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Vanguard has lower cost annuities. I have heard this from others, but I have never purchased any annuity for myself.
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Old 08-20-2011, 10:58 PM   #12
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You've been given a truck load of good advice here.
I'll add Fidelity as a good source for annuity info, and throw in this article that provides some pretty good info regarding what you should know before you shop for an annuity.
What to ask before buying an annuity - Robert Powell - MarketWatch
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Old 08-21-2011, 01:24 AM   #13
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+1


Sounds like you need to pull up your socks....
OMG!!! I think I accidently skipped this step. Do I have to start over? (Boy, do I wish I could start over).
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Old 08-21-2011, 06:26 AM   #14
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With the wealth that you have you would be eligible for complementary financial planning from Vanguard. I suggest that you give them a call, go through the process, educate yourself and then follow their advice.

The general approach that many retirees on this board use is to have 1-3 years of living expenses in excess of pension income in cash (for example in an online savings account that would earn 1% or so or in laddered CDs) and the remaining investments in no load, low expense mutual funds, generally 40-60% equity funds and 60-40% bond funds. The mix is based on each individuals appetite for risk, wealth relative to living expenses, etc.

Best of luck and welcome.
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Old 08-21-2011, 06:37 AM   #15
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Welcome, DesertDweller. I agree with other posters : ditching your advisor may be a good start.
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Old 08-21-2011, 03:43 PM   #16
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Hi DesertDweller.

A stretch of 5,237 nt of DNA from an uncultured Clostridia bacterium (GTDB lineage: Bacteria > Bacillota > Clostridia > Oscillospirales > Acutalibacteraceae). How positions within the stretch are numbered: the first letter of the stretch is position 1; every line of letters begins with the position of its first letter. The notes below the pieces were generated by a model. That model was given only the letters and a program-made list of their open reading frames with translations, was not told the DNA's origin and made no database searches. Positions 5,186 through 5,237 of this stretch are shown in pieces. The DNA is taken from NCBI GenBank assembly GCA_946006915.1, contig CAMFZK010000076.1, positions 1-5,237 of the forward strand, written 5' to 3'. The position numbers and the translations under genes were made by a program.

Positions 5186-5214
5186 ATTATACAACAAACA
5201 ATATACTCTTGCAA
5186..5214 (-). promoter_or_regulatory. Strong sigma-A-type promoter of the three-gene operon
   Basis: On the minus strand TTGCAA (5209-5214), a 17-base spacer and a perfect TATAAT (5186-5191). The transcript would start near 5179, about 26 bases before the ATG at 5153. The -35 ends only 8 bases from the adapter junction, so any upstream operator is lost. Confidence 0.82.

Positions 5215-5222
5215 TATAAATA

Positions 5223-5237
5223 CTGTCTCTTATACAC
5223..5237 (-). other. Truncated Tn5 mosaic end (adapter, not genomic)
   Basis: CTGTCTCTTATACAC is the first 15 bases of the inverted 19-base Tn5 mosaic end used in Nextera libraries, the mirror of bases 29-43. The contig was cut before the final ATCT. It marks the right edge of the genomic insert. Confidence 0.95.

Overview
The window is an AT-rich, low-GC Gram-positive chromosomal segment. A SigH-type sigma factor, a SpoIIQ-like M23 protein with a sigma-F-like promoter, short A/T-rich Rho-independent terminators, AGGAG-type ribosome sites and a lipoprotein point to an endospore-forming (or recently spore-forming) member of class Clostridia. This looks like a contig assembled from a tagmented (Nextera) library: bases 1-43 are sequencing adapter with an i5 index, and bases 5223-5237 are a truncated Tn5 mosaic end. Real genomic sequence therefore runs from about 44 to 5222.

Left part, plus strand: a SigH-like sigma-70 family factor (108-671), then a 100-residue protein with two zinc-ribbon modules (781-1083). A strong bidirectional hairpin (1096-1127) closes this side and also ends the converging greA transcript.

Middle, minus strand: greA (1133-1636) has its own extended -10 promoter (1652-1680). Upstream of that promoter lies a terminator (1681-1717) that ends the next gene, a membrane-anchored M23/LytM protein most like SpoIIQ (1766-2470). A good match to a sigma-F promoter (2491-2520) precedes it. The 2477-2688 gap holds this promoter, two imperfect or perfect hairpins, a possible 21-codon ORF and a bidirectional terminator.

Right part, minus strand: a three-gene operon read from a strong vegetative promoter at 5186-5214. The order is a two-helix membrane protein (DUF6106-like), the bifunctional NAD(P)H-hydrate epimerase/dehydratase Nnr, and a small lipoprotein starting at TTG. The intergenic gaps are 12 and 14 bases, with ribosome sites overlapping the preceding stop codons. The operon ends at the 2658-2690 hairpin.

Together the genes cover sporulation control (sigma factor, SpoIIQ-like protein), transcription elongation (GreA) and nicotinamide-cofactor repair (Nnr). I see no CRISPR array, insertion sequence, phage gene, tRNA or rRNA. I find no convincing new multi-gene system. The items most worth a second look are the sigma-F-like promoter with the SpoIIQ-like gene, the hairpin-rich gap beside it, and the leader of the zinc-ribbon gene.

I agree with the others. Should look to ditching the advisor.

Also, learn the most you can about doing it on your own. It's freeing (hopefully not fearful) knowing that you are calling the shots when it comes to your own money. Plus, it's also satisfying when things aren't working right to have no one to account for but yourself.
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Old 08-22-2011, 11:06 AM   #17
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+ whatever number is next on ditching your 'financial advisor' from the bank....


First... they are not independent.... they are pushed to sell bank proprietary items that generate big fees for the bank... NEVER... and I repeat... NEVER take investment advice from someone who works at a bank...

With the money you have... you can get a free or cheap reveiw by Fidelity or Vanguard and they will put you in some decent mutual funds and you can be blissfully ignorant of you investments and still feel like you are not being ripped off...


PS... if you go back before the crisis... I would bet that close to 100% of investment advisors would have said Fannie and Freddie were safe investments... including the ones you are talking to now....
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Old 08-22-2011, 11:45 AM   #18
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NO one, and I mean no one, cares as much as you do about your money. Abdicating that role is never a good idea. That doesn't mean you can't hire advisors or money managers, but it does mean that you have to know what you are invested in and why. And that you are ultimately responsible for the outcome of those choices that you have made as regards your retirement money.

Educating yourself about suitable investments is not out of the realm of your understanding. Even if in the end you buy the annuity, it should be with the full understanding not only of what you are buying, but also (perhaps more importantly) what you are giving up to buy it.

I do wish you the best in your attempts to educate yourself about your options.
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Old 08-22-2011, 12:05 PM   #19
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Here is where your financial advisor learns about the best investments to recommend to clients: http://www.registeredreps.com/
Then to read about what registered reps think about you, go to this site: Registered Rep Forums |
More fake advisors on there than an online dating service!
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Old 08-22-2011, 12:07 PM   #20
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Vanguard has lower cost annuities. I have heard this from others, but I have never purchased any annuity for myself.
AFAIK, still underwritten by AIG, which still owes us taxpayers $50 billion or so. I wouldn't buy an annuity from AIG if I was at gunpoint......